Page 73, DFTS; it says "Using laws of physics established by the astronomer and mathematician Johannes Kepler in the seventeenth century, astronomers could determine the masses of the stars in binaries, ..." Determine masses? Shouldn't that be the laws of Newton?


    Quibbles

    Page 145, DFTS; in a footnote, it says "tidal force" is a misnomer, because it is "not a force, but a change in force." I'm not clear what distinction is being made there.

    Page 205, DFTS; describes the red giant Sun swollen to 100 times its present radius. It mentions that the gravity at the surface will be less than 1 percent of Earth gravity.
    the Sun's luminosity increases by 2,400 times. Any square inch of Sun will be blasting out 2,400 times as much radiation as it did before the Sun swelled up. This light has momentum that it can transfer to a particle on the surface, giving it an upward kick.
    The square inches are measured at the current radius, I guess, before and after. By the time it gets to the surface of the red giant, the radiation per square inch will be 1/10,000 of that, right? But, wouldn't luminosity be related to the surface?

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    Page 120:
    "But GRBs are beamed. Their luminosity does not decrease as rapidly with distance [as compared to supernovas]". Surely the intensity of a GRB beam falls with the square of the distance, just as the light from supernovae does. The difference lie in the initial focusing of energy in one direction.


    Phil tells us not to worry about black holes, because they are so far away, but I would worry about Cygnus X-1, which is at 6500 light-years on page 150 and has approached to a mere 1600 light-years on the next page.

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    Quote Originally Posted by drhex View Post
    Phil tells us not to worry about black holes, because they are so far away, but I would worry about Cygnus X-1, which is at 6500 light-years on page 150 and has approached to a mere 1600 light-years on the next page.
    It just missed us on page 152.

    But good catch, going back to look at that I caught my only grammar glitch (p.149): "a 7-solar mass star would have been be easy to detect." Normally, when I read for pleasure (and I did), my grammar tolerance is set at 11.


    Other Quibbles:

    Page 18, DFTS; "This striking discontinuity, called the K-T boundary (unfortunately, the term C-T was already being used by archaeologists)..." That may be true, I dunno, at the time I thought CT scans were still known as CAT scans. The K stands for Cretaceous because it starts with a K in German, and C stands for Cambrian, I think.

    Page 199, DFTS: in the footnote: "Other factors in the Earth's temperature include its distance from the Sun, its ability to shed heat (radiating it away at night), and even how rapidly it rotates." Wouldn't it radiate away during the daytime as well?

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    Quote Originally Posted by hhEb09'1 View Post
    Page 18, DFTS; "This striking discontinuity, called the K-T boundary (unfortunately, the term C-T was already being used by archaeologists)..." That may be true, I dunno, at the time I thought CT scans were still known as CAT scans. The K stands for Cretaceous because it starts with a K in German, and C stands for Cambrian, I think.
    I'd heard that too (about CT already being used {though it was geologists, not archeologists - for one thing there are no archaeological remains before about 100-125,000 y.a.}), and had also heard about Cretaceous starting with K in German... but after a number of Google searches, it turns out we're all wrong.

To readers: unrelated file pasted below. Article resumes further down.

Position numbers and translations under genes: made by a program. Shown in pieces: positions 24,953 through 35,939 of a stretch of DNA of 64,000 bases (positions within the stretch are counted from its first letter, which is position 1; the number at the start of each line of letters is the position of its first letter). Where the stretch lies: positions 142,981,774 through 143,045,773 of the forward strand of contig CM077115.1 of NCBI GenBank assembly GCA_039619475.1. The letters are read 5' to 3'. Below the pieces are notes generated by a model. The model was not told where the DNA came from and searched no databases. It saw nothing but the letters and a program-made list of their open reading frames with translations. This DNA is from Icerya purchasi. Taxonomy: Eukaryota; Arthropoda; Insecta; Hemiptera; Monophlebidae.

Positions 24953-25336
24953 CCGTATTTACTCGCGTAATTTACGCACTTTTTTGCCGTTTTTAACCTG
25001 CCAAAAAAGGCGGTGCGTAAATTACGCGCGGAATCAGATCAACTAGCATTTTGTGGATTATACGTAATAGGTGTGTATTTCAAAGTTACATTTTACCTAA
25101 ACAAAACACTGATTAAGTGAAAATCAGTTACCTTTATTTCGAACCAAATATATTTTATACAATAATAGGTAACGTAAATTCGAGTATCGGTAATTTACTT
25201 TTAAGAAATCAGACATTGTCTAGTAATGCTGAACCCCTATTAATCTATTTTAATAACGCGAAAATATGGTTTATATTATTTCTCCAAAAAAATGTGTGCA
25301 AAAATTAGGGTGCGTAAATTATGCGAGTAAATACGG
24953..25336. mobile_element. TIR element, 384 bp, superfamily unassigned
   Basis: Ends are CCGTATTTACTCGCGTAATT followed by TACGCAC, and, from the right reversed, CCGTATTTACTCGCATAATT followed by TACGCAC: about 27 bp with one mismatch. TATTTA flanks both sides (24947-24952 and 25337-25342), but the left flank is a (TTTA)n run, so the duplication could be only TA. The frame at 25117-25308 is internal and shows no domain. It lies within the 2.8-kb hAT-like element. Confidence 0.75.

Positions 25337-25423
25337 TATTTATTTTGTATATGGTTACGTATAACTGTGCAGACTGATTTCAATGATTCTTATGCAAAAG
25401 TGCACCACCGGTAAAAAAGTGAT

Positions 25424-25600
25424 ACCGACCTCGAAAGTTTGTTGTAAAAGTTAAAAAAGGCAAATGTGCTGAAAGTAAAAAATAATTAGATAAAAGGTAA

The K is for Kreide, chalk, which described the layers of the first identified sediments. In fact if you look at these results, there's a number of references to the Jura-Kreide boundary and the Kreide-Tertiar boundary.

    <--- checks off "learn something new" box on todays to-do list

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    Quote Originally Posted by hhEb09'1 View Post
    Page 205, DFTS; describes the red giant Sun swollen to 100 times its present radius. It mentions that the gravity at the surface will be less than 1 percent of Earth gravity.The square inches are measured at the current radius, I guess, before and after. By the time it gets to the surface of the red giant, the radiation per square inch will be 1/10,000 of that, right? But, wouldn't luminosity be related to the surface?
    If the Sun is 100 times bigger, it area will be 100 x 100 = 10,000 times bigger than today. However, on page 204 it says the luminosity will be 2,400 times as great. That means each square inch will be (2,400)/(10,000) or roughly 1/4 as luminous as today.

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    Quote Originally Posted by Ze_Kraggash View Post
    If the Sun is 100 times bigger, it area will be 100 x 100 = 10,000 times bigger than today. However, on page 204 it says the luminosity will be 2,400 times as great. That means each square inch will be (2,400)/(10,000) or roughly 1/4 as luminous as today.
    Yes, I think that was the point I was trying to make. I'll have to go back to the book to remember the context...

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    Remember that Luminosity per square inch varies with temperature to the fourth power, following the Stefan-Boltzmann law. The red giant sun will have a cooler surface temperature than its current temperature, and so the luminosity per square inch will be less then than it is now.

  20. #20
    The only problem I have is I do not have it yet, ordered it through JREF. Hopefully I can get in contact with them tomorrow about.(Having some minor tech problems at the moment.)